Finding Humanness in All the Right Places (Part 2)

Note: I’m trying to be as spoiler-free as possible. So if my examples sound vague or devoid of details, it’s for a reason.

Respect is one of those slippery concepts that can mutate into something horrible if it leans too far in any direction. Chief amongst those mutations is fear. Those who cannot inspire loyalty or unadulterated respect often default to wielding fear as a means of gaining and maintaining power.

But, as we learned from Lorewalker Cho in Mists of Pandaria, “Those who lead through fear only stay in power while those they govern lack courage.”

Power through coercion is much like using sand as a foundation for your house. That “respect” is tainted, poisoned, and fleeting. Yet, if the line between respect and fear is so thin, then how does one discern the difference between them?

The way I see it, the one who leads through fear and coercion is the same person who casts aside their humanness during their pursuit of power.

Let’s take the latest occurrence of this dynamic in Warcraft: Garrosh Hellscream. He does not see the people he leads as people. They’re merely tools for his grand scheme and machinations. During the campaign in Twilight Highlands in Cataclysm, he has no qualms about using the player as bait to draw out a sleeper agent in his ranks. In fact, he’s so self-assured that his plan is the right (and only) plan, he even tells you straight up that you were bait without a second thought— as if you would naturally agree that this was the right thing to do and not want to strangle him for his bold-faced arrogance.

In Star Wars, we see that the loss of one’s humanness is both literal and figurative. Anakin’s fall to the Dark Side is manifested into his rebirth as Darth Vader: something that is part organic, but mainly mechanical. He looks human, or has a human form, yet retains little of his humanness afterward. If you don’t believe me, let’s see how easily you make the decision to destroy a planet full of people. Or, better yet, let’s see how easily you make the decision to construct a giant laser beam so you can threaten to destroy a planet full of people. See? There’s that whole “ruling through fear” thing again.

Let’s not forget that, in the video games, your Light Side/Dark Side alignment affects how your character looks over time. The more you go in one direction, the greater the effect. For those who choose to go Dark Side with their characters, you end up looking like a walking ghost and, for once, choosing to show your helm is actually a good idea.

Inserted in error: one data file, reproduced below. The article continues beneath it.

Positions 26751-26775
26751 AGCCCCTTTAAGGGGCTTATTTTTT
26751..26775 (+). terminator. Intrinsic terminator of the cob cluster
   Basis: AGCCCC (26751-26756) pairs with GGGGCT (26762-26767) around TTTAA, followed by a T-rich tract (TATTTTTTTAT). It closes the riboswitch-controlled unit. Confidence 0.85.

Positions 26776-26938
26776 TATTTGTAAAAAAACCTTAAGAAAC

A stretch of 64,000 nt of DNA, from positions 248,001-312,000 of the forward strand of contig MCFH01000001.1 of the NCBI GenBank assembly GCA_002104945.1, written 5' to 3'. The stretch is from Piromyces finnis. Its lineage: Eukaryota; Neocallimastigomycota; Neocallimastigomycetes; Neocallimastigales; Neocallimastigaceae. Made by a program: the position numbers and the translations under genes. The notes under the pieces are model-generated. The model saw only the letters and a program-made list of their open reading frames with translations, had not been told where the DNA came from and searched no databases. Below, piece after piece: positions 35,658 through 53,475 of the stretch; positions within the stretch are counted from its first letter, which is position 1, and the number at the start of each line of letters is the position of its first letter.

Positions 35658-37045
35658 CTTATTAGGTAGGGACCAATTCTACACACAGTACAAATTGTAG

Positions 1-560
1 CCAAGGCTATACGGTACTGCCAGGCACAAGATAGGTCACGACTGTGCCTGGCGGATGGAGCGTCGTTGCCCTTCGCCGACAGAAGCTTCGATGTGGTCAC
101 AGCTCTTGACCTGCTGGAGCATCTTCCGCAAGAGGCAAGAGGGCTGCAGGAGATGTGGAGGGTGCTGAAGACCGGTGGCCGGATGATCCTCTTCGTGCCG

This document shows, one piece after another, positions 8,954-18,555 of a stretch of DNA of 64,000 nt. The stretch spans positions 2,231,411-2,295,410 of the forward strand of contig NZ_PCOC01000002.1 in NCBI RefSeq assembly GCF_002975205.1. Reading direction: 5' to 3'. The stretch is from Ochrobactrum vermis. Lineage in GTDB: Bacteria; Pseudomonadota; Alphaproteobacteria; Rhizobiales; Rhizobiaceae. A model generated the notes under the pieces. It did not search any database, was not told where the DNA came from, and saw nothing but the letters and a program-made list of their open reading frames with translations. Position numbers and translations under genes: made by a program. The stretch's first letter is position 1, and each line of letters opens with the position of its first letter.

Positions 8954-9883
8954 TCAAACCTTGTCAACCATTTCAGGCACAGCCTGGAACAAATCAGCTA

The same sort of mechanic was at work throughout the Mass Effect series. Your main villains progressively become less and less recognizable as people both physically and mentally. It’s a point that punctuates each of the three games, driving home the point that the only way you can lose the fight is by losing your own humanness in the process. Fortunately for Commander Shepards everywhere, the friends you make along the way help you keep your humanness in tact with their own brand of humanness.

We saw the reverse occur in Portal 2 with the transformation of GLaDOS. The humanization, if you will, of the homicidal and sadistic AI closes the series with the realization that maybe GLaDOS isn’t all that bad and even likeable.

My mother used to say one’s beauty is more of a reflection of what’s inside a person, rather than how expensive their clothes are, or how much makeup they wear. “You could be wearing a trash bag and rags,” she would say, “and you’d still be the most beautiful person at the party because you are a good person and it shines from the inside.” She would also admonish, however, “It doesn’t matter if you spend a lot of money to make yourself look good on the outside. If you are a bad person, you will always be ugly because you are ugly on the inside.”

It’s another one of those bite-sized morsels of wisdom that I’ve carried with me for well over twenty years. When Yoda told the young Anakin Skywalker that fear led to anger, that anger led to hatred, and hatred led to suffering, it wasn’t merely a warning against unbridled emotions. It was a warning against losing sight of humanness in others and failing to respect the humanness of those around us. Light-sided actions and decisions can be boiled down to the simple component of recognizing and respecting another person’s humanness. It’s really that straightforward.

If you ever have trouble understanding what it’s like to see humanness in someone else, just remember that Tirion Fordring let himself be branded as a traitor and exile because he refused to acknowledge Eitrigg as anyone other than a brother, instead of a “monster.”

To close, I leave you with another piece of wisdom from Lorewalker Cho: Your voice. Your hands. These are the tools of a true hero. Use them well, and you can change the world.”

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About Toriah the Mom

Mom, quasi-librarian, gamer, writer
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2 Responses to Finding Humanness in All the Right Places (Part 2)

  1. Maybe our mothers are related, l remember that talk!

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